Competing Consumer Data Protections Bills Recently Introduced to Rival Consumer Data Protection Act
We previously analyzed the Consumer Data Protection Act (the “CDPA”), which was introduced by Senator Ron Wyden (D-OR) in November of 2018. The bill, if passed and implemented, would regulate the collection of consumer data by requiring annual data protection reports, granting consumers rights over their personal data, and levying steep fines, along with criminal penalties, against companies that violate the regulations. Since the introduction of the CDPA, other bills have been introduced that rival Senator Wyden’s bill.
In December of 2018, Senator Brian Schatz (D-HI) introduced the Data Care Act (the “DCA”). The DCA does not contain specific regulatory provisions. Rather it states that the Federal Trade Commission would create the regulations. The DCA specifies that the following types of data are subject to the regulations:
- social security numbers
- passport and driver’s license numbers
- military IDs
- financial account numbers or codes
- email addresses
- online logins or passwords
- any information that contains a significant part of a subject’s name in combination with the subject’s full date of birth
- biometric data such as fingerprints, retina scans, or voice prints
The DCA is designed to act as a gap filler for states that do not have consumer data protection laws. The DCA expressly states that the bill will not modify, limit, or supersede current or future data privacy laws at the state or federal level. This could allow states to draft stronger or weaker bills addressing the issue of consumer data protection.
The DCA, however, is not the only bill rivaling the CDPA. The new year also brought about a new bill introduced in mid-January by Senator Marco Rubio (R-FL). That new bill is entitled the American Data Dissemination Act (the “ADDA”). The ADDA was introduced with the goal of protecting consumer data while also ensuring that innovative capabilities of the internet economy will not be limited. The bill will provide straightforward protections that consumers can understand and will be enforced by the Federal Trade Commission. Similar to the DCA, the Federal Trade Commission will draft the regulatory provisions; however under the ADDA, the provisions must be submitted to and accepted by Congress.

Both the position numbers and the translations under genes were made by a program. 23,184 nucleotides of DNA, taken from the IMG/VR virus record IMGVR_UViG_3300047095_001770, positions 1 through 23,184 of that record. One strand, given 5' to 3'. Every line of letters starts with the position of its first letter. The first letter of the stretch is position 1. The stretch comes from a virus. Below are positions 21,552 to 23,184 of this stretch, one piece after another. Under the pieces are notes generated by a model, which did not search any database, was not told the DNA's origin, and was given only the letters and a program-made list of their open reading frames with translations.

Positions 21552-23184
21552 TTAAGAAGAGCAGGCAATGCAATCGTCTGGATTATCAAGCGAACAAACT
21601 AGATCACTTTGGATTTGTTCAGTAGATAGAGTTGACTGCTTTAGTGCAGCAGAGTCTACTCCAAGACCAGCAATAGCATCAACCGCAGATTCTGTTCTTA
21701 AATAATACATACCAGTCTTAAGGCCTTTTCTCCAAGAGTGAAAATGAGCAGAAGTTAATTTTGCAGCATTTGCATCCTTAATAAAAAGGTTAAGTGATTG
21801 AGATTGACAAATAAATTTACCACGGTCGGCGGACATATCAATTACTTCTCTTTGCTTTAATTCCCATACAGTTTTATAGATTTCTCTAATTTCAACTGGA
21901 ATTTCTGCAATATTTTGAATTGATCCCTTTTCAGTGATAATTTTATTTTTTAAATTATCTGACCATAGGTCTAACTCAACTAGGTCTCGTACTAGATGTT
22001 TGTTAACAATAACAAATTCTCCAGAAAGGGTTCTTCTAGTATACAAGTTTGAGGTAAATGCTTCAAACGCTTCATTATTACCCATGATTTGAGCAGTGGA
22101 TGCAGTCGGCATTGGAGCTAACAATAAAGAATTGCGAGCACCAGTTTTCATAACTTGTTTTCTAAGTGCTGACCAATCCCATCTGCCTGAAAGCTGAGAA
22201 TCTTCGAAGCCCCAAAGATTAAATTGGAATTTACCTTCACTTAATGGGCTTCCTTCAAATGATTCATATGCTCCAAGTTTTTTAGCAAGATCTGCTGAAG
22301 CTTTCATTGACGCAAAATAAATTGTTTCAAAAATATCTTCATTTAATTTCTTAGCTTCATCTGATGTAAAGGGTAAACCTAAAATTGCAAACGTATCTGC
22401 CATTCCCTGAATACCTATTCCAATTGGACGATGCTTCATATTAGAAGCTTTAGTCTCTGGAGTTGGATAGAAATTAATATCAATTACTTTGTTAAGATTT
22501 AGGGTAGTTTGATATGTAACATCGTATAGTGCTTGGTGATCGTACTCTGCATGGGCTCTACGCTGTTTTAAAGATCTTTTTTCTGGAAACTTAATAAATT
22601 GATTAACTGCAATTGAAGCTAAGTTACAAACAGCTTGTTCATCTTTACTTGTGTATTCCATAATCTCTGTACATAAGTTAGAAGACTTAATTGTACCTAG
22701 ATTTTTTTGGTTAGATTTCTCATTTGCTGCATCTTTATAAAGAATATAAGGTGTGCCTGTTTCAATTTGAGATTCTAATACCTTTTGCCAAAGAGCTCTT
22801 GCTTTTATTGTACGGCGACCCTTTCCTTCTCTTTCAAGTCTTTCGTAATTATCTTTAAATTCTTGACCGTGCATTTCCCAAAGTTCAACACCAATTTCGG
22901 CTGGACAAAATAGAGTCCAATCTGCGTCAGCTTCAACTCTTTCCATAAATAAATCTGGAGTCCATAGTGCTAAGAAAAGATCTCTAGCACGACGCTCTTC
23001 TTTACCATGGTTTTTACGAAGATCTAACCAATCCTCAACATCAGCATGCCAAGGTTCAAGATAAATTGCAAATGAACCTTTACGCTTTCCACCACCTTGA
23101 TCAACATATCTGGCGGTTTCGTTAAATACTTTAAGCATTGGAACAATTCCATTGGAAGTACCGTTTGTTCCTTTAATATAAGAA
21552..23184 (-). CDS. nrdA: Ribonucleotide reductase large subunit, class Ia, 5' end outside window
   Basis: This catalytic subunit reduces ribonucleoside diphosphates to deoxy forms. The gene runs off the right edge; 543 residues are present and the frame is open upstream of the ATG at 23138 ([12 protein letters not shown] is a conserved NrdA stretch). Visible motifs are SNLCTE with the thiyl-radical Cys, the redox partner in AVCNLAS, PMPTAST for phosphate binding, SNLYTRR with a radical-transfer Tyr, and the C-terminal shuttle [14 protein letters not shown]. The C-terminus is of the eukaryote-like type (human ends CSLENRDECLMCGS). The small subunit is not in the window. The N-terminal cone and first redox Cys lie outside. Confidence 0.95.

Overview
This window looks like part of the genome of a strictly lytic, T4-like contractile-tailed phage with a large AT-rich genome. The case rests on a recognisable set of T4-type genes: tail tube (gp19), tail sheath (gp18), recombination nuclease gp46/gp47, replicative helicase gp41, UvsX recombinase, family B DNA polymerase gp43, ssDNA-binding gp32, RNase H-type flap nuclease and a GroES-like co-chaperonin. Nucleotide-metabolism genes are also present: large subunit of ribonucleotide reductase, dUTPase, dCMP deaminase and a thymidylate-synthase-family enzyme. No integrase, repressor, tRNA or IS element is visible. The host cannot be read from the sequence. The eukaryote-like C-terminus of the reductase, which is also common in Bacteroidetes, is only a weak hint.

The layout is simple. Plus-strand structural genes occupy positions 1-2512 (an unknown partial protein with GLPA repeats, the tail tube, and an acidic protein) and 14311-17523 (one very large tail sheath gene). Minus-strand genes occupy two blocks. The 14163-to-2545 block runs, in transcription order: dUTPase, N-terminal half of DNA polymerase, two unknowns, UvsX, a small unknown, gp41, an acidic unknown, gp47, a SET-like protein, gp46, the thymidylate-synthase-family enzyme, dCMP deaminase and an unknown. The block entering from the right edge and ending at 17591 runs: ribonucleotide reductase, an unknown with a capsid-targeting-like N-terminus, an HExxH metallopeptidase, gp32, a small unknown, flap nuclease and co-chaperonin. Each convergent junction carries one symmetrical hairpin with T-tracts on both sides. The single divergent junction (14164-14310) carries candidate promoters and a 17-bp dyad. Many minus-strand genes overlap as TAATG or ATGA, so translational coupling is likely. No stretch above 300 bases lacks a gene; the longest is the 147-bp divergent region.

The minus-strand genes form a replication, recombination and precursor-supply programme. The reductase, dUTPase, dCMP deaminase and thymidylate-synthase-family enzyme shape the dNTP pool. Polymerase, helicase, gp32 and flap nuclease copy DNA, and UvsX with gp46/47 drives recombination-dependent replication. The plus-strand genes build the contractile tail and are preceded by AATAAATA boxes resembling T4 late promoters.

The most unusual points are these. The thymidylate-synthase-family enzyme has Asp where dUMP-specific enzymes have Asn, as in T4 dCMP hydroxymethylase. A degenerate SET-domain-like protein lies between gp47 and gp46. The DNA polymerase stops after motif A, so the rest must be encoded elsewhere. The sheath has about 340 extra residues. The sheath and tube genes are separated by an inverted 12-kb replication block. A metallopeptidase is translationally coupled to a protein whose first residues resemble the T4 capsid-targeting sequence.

The overarching goal of consumer data regulation and protection is common to the DCA, the ADDA, and the CDPA of course. At the same time, these two newer proposed regulations differ from the CDPA as to their restrictions, enforcement, and penalties. The CDPA provides for criminal penalties for wanton conduct by executives, but the DCA and ADDA only provide for fines. The CDPA also differs because it sets out specific provisions, whereas the DCA and ADDA leave the responsibility of creating the provisions to the Federal Trade Commission. However, the DCA allows the Federal Trade Commission to do this with minimal oversight, while the ADDA requires approval from Congress prior to being enacted as law.
All three of these bills are in their infancy stages, and only one bill will emerge and be enacted as law. We have less current information as to the DCA and the ADDA because their specific provisions will not be drafted until one of the bills are passed into law and the Federal Trade Commission drafts the applicable language. However, companies that have already become compliant with the General Data Protection Regulation and the California Consumer Privacy Act will be in an excellent position to become compliant with these new laws due to the similar goals of each such regulation – protecting consumer data and regulating companies that seek to profit from using consumer data in various ways.
As the 116th Congress has just been sworn in, our experienced attorneys at Dickie, McCamey & Chilcote, P.C. will continue to monitor the developing data privacy regulations in the United States. Our attorneys have advised clients on international and domestic data privacy compliance for years and will continue to do so as the global trend moves toward stricter data privacy regulations. If you have any questions or concerns, please contact us. We will be happy to work with you and to help equip your company for compliance in this constantly evolving area.
Jason L. Ott, Esq.
Derrick L. Maultsby, Jr.